How Will Obama Handle Affirmative Action?

Demonstrators in front of Supreme Court (Mark Wilson/Getty Images)
Demonstrators in front of Supreme Court (Mark Wilson/Getty Images)

(The Root) — Between now and the inauguration on Jan. 21, The Root will be taking a daily look at the president's record on a number of policy issues, including his first-term accomplishments and what many Americans hope to see him accomplish in a second term. Today: affirmative action. See previous postings in this series here.


Background: Since the end of government-sanctioned segregation, affirmative action has emerged as the last of the great legal battles in the war for racial equality in America. The origins of affirmative action as we know it today began in the 1960s. President John F. Kennedy first used the term "affirmative action" upon issuing Executive Order 10925, which created the Committee on Equal Employment Opportunity, the precursor to the Equal Employment Opportunity Commission. The order required that projects using federal funds take "affirmative action" to ensure that projects are free of racial bias in areas such as hiring.

During his tenure as assistant labor secretary in the Nixon administration, Arthur Fletcher, a prominent black conservative, outlined the first plan to use sanctions as incentives for employers to diversify their workforces. Fletcher, whose plan was first used among construction workers in Philadelphia, would become known as "the godfather of affirmative action."

In 1978, the Supreme Court ruled in the country's first major court decision on affirmative action. The court determined that Alan Bakke, a white applicant who had been denied admission to the University of California at Davis Medical School and who claimed racial quotas favoring minorities had caused him to be passed over for less qualified candidates, deserved admission. Affirmative action was declared constitutional, but the court's ruling said that while race can be considered in admissions, it cannot be a determining factor via quotas of any kind. 

In 2003 the Supreme Court heard two affirmative cases involving the University of Michigan. While the court struck down the university's use of affirmative action at the undergraduate level in Gratz v. Bollinger, deeming it as quota-based for employing a point system to applicants that included race as a consideration, the court upheld the university's limited use of a race as an admission consideration in its law school in Grutter v. Bolinger. (After the ruling Michigan voters would pass a ballot referendum to prohibit race and gender from being considerations in state college admissions, public hiring and the distribution of public contracts. Just after the 2012 election a federal appeals court overturned the ban.)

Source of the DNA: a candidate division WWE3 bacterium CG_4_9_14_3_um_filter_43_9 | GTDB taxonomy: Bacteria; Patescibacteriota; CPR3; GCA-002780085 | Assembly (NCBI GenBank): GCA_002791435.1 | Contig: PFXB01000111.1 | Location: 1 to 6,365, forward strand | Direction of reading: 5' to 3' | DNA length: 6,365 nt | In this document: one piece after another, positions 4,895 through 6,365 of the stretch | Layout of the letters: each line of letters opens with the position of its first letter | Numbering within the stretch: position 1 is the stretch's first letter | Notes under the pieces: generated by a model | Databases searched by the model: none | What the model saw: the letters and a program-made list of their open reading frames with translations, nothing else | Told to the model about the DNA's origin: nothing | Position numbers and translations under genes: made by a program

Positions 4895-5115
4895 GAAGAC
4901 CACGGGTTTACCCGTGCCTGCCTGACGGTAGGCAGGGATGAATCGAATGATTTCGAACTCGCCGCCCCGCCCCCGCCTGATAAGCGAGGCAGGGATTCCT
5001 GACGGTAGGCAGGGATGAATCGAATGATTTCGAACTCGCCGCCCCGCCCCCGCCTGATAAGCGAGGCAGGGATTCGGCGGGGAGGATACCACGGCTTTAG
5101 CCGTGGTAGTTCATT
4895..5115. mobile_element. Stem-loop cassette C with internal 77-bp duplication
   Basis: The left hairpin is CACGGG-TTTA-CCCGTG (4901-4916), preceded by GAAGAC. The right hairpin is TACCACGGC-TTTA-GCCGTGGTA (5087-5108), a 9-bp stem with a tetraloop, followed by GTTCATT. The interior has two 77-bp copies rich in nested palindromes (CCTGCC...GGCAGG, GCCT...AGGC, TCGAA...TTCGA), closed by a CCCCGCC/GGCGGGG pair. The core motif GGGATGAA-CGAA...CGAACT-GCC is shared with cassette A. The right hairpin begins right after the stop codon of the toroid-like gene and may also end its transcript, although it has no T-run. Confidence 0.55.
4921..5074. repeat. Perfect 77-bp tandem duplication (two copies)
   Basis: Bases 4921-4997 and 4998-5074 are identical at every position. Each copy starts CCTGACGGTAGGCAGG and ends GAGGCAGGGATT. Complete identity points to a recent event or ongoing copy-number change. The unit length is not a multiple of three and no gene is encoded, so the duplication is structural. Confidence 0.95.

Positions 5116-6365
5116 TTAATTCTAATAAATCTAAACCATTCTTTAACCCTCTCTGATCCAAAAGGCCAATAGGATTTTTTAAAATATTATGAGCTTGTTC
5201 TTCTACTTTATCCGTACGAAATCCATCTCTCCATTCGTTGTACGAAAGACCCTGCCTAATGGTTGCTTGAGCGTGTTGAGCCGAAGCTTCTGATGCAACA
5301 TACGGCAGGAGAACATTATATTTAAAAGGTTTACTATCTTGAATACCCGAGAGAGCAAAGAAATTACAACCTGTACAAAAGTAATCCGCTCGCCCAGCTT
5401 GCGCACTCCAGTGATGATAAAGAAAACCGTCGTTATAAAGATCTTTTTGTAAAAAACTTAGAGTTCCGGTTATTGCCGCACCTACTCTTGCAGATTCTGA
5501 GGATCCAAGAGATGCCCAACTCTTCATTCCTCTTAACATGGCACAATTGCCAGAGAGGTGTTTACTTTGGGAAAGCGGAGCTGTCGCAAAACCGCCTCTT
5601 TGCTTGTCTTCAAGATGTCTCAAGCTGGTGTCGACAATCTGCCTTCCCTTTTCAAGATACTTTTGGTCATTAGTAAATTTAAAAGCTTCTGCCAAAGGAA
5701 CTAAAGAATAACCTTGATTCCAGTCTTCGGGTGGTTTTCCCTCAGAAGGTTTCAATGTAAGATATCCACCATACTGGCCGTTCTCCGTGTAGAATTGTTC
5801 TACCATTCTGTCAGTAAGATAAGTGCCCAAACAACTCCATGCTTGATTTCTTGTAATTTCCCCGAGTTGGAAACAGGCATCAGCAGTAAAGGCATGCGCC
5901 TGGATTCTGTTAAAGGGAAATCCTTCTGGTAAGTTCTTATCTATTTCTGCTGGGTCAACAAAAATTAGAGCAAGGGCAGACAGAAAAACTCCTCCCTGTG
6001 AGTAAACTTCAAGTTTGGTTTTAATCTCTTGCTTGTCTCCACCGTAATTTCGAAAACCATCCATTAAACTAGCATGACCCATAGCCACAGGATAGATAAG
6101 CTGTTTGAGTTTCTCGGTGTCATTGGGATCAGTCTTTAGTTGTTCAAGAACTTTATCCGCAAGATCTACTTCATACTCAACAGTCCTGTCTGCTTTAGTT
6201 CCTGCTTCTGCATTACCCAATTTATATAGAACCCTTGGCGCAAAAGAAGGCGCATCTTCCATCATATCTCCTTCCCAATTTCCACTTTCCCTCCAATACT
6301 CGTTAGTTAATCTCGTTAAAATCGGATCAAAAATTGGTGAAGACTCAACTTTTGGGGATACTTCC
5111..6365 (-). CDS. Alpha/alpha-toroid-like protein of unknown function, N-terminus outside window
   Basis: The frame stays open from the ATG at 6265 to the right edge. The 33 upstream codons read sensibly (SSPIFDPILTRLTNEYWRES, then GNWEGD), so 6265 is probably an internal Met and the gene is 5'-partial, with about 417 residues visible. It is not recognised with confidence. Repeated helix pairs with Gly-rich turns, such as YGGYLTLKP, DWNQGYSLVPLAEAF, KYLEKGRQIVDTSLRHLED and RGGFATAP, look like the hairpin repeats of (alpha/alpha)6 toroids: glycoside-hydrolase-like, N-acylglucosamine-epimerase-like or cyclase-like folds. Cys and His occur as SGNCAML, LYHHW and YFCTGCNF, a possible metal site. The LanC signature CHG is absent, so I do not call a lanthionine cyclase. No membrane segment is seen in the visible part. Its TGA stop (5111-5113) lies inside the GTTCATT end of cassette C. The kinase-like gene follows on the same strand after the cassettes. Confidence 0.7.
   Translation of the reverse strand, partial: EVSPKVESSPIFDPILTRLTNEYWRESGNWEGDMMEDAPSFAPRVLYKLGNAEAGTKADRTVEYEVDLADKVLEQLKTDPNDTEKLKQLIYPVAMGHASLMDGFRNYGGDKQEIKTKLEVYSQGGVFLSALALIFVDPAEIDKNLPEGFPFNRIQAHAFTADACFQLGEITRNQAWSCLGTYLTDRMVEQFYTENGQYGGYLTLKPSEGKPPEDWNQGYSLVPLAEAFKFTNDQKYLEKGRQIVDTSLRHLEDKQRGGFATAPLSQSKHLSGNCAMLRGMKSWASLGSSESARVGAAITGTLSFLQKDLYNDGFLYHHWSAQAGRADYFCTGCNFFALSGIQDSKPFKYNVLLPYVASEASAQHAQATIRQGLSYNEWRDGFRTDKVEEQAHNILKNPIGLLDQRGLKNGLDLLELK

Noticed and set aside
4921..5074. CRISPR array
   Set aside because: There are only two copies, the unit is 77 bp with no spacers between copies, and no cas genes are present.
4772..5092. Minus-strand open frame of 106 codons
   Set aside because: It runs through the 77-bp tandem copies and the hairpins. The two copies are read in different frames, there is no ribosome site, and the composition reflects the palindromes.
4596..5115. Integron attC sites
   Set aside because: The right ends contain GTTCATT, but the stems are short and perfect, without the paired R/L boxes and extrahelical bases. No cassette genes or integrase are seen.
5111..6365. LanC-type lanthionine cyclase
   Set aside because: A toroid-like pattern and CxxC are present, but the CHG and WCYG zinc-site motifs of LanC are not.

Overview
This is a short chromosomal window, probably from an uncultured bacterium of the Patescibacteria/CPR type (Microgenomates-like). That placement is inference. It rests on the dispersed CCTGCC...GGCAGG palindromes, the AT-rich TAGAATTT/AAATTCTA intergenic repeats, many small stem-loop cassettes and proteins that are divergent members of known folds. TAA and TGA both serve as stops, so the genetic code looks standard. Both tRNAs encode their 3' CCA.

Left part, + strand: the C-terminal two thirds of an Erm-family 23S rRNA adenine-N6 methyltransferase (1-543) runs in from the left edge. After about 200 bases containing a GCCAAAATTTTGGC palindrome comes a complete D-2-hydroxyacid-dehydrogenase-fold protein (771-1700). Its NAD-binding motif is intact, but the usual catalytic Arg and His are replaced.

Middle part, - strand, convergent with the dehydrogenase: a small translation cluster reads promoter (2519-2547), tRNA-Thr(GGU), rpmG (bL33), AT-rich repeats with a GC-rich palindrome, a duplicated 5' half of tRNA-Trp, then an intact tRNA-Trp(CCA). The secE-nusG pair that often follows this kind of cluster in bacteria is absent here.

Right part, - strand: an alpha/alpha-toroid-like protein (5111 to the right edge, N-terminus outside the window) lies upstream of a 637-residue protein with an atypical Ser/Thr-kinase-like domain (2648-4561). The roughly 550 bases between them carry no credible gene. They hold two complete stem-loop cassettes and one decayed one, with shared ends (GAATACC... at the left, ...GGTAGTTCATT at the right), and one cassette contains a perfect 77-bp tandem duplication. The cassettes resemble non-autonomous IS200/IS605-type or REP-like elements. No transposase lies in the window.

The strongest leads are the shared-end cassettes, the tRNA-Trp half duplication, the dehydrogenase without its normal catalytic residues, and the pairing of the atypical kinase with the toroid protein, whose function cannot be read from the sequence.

First-term accomplishments: President Obama has indicated that he believes affirmative action should begin to address class-based inequality even more more than it does racial imbalances. During the 2008 election he stated that he does not believe his daughters should benefit from race-based admissions, considering their privileged backgrounds. His administration did, however, file an amicus brief in support of the University of Texas' use of affirmative action in law school admissions for the Fisher v. University of Texas at Austin lawsuit, an affirmative action case that will be heard by the Supreme Court in the coming year.

Second-term hopes: In a 2009 interview with the Associated Press, the president said, "I do think that there are still circumstances in which on a college admissions or on a hiring decision, taking into account issues of past discrimination, of diversity of a workforce or a student body, can still be appropriate." But in recent weeks he has come under fire for a lack of diversity in his own hiring.


There has been endless criticism of the number of white males recently appointed to his second-term Cabinet, and the New York Times recently noted the predominantly white, male composition of President Obama's senior staff. The president's own workplace reinforces the fundamental challenge that affirmative action faces today. While most Americans agree diversity is a worthy goal, most also agree that successfully achieving that goal is not always easy. But it is much tougher to accomplish without targeted remedies aimed at achieving it.

Many are hopeful that with the Fisher case set to refocus the nation's attention on the subject of affirmative action, the president will take more of a leadership role in demonstrating the importance of diversity in his own workplace and in articulating its importance to the American people — particularly now that he is no longer facing a re-election campaign in which discussions of race must be carefully avoided as lethal political landmines. 


Keli Goff is The Root’s special correspondent. Follow her on Twitter